Whilst many people focus on ethernet slowing down their wifi devices, it’s often overlooked that things might happen the other way around. For the most part, you won’t need to worry about other devices having an effect on the quality on your ethernet connection.
This is because generally you’re likely to have enough internet bandwidth for both of them, and everyone will be able to use the internet at their own will.
But just like having too many devices on your wifi will affect other people’s wifi, it’s the same for an ethernet connection too. An ethernet isn’t suddenly immune to having 20 devices connected to your home router – it’s still using the same amount of bandwidth that’s available for your entire household.
So, the answer is that yes, too many devices connected to your home network can effect your ethernet connection. But, you’d probably have to have quite a few devices connected, or your internet just be pretty slow.
How to ensure no-one hogs the wifi – QoS/Prioritisation
If you’re worried about someone else in the house hogging all of the wifi, then there is actually something that you can do to stop this from happening.
In the majority of routers, this is referred to as Quality of Service, or sometimes simply as Prioritisation. The name is a bit of a giveaway to what it allows you to do.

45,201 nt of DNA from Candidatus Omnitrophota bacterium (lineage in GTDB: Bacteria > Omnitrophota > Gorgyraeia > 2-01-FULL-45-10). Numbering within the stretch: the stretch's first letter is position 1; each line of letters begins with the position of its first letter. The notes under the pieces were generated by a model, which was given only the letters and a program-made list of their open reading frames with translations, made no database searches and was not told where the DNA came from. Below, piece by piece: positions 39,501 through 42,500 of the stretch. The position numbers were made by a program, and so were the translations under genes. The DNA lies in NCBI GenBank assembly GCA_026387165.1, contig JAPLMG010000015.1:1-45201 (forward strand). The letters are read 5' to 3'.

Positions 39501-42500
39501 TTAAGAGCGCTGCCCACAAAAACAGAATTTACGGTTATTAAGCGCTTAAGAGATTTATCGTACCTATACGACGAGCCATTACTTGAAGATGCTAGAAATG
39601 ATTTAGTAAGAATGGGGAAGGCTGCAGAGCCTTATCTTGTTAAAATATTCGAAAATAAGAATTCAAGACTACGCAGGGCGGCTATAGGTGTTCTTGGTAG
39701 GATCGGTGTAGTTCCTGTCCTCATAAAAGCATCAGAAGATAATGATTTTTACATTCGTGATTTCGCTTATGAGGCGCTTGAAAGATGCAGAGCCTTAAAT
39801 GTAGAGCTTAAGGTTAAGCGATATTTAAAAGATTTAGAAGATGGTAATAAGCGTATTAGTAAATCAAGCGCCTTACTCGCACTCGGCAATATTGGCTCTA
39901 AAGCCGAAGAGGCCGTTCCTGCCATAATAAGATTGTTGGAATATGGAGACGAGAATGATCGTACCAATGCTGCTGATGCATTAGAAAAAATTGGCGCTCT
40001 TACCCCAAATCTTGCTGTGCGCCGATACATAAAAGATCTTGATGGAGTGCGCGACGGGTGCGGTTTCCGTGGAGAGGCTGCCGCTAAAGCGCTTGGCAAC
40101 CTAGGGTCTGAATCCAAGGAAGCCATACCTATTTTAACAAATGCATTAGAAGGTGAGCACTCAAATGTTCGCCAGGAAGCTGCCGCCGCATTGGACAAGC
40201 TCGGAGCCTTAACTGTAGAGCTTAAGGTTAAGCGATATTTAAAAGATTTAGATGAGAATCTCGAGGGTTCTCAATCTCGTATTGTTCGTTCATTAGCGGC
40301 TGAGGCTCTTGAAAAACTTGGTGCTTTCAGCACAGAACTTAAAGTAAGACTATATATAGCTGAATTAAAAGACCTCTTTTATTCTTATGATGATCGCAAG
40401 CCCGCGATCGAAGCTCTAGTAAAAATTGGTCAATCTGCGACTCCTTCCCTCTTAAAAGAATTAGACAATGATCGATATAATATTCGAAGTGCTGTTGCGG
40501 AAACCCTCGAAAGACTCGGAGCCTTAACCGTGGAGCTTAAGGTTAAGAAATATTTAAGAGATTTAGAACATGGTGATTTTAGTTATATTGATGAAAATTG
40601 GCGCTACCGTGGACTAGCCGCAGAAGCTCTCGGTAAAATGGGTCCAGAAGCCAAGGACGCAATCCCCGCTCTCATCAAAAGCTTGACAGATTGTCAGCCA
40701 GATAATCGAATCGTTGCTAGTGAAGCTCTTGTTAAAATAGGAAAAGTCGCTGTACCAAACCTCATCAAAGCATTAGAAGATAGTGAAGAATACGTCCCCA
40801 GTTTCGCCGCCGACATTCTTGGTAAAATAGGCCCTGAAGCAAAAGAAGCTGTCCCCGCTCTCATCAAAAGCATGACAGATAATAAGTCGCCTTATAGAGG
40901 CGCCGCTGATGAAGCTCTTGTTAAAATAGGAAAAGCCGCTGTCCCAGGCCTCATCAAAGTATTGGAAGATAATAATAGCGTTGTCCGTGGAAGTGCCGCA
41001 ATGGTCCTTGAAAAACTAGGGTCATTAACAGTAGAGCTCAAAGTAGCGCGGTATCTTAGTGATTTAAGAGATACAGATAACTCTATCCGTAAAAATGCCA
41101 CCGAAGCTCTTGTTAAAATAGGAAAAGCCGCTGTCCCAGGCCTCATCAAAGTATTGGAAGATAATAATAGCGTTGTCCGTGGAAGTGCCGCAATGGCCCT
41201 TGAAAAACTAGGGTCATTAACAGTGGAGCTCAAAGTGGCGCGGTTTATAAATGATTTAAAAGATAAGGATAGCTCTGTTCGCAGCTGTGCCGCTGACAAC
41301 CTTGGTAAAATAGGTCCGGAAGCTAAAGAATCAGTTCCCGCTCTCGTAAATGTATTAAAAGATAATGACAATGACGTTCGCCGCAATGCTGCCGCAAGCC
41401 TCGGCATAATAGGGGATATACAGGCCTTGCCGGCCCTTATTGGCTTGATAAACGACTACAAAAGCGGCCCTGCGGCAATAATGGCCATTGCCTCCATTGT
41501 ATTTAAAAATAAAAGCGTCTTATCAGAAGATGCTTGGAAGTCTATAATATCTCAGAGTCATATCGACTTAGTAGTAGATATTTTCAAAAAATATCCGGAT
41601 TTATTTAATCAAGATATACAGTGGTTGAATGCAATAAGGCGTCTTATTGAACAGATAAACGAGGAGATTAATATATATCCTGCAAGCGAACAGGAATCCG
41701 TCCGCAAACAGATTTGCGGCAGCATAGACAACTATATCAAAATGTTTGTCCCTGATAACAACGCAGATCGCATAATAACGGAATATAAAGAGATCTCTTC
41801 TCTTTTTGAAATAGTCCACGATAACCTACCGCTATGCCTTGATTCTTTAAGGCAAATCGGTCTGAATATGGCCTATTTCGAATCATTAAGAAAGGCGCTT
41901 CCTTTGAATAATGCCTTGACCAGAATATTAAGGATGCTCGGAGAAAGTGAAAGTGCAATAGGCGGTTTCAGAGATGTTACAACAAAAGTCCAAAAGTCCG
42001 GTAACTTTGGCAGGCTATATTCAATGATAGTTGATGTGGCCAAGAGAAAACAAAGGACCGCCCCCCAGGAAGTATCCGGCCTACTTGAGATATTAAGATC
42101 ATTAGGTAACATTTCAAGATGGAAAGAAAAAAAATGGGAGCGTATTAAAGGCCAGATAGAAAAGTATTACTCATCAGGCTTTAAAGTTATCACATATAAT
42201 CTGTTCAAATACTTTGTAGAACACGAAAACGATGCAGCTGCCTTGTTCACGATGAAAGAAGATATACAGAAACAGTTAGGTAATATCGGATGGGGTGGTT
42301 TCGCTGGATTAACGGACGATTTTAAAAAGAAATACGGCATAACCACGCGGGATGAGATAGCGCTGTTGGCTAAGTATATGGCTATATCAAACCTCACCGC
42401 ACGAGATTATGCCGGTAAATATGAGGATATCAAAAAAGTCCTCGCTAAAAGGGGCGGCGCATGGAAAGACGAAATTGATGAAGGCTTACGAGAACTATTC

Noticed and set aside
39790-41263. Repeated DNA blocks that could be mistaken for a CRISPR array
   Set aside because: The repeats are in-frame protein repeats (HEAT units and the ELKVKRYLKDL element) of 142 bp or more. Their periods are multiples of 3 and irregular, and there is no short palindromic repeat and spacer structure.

With these settings, you can actually control which of the devices in your household will be first in line to receive wifi. You can typically do this as a perfect, or change the priority to “highest”, which will put your device first.
On some routers, you can even do this on a per application/program basis. It can be a good way to make sure that someone streaming Netflix in UHD isn’t making the rest of the household suffer with low wifi speeds.
This is not available on all routers however, and some of the free ones you get given (like the Hubs from Virgin Media) won’t be able to do this. You’d have to switch your Virgin hub to modem mode and get an additional router to do this.
Should I have QoS on or off?
People aren’t always sure whether to have QoS on or off. It can be difficult whether to know to have these settings on, or to just leave things the way they are.
In an ideal world, it would be better to have a discussion about when and who uses the internet at a certain time. Putting on QoS settings isn’t difficult, but it can put restrictions on your overall network as a whole.
You could also consider looking at upgrading your internet connection as well. If you do this, then you probably won’t need to worry about connecting to the internet as a certain time.
In conclusion, it’s pretty clear to see that ethernet cables aren’t quite as evil as many people make them out to be. They’re actually a good thing in general for your home network, as we want as little amount of devices wirelessly connected to the router as possible.
In the past, older routers may have struggled to deliver both of these at the same time. But with modern routers, there shouldn’t be any problems running wireless and ethernet at the same time. So, you can use ethernet if you want the increase reliability of a wired connection.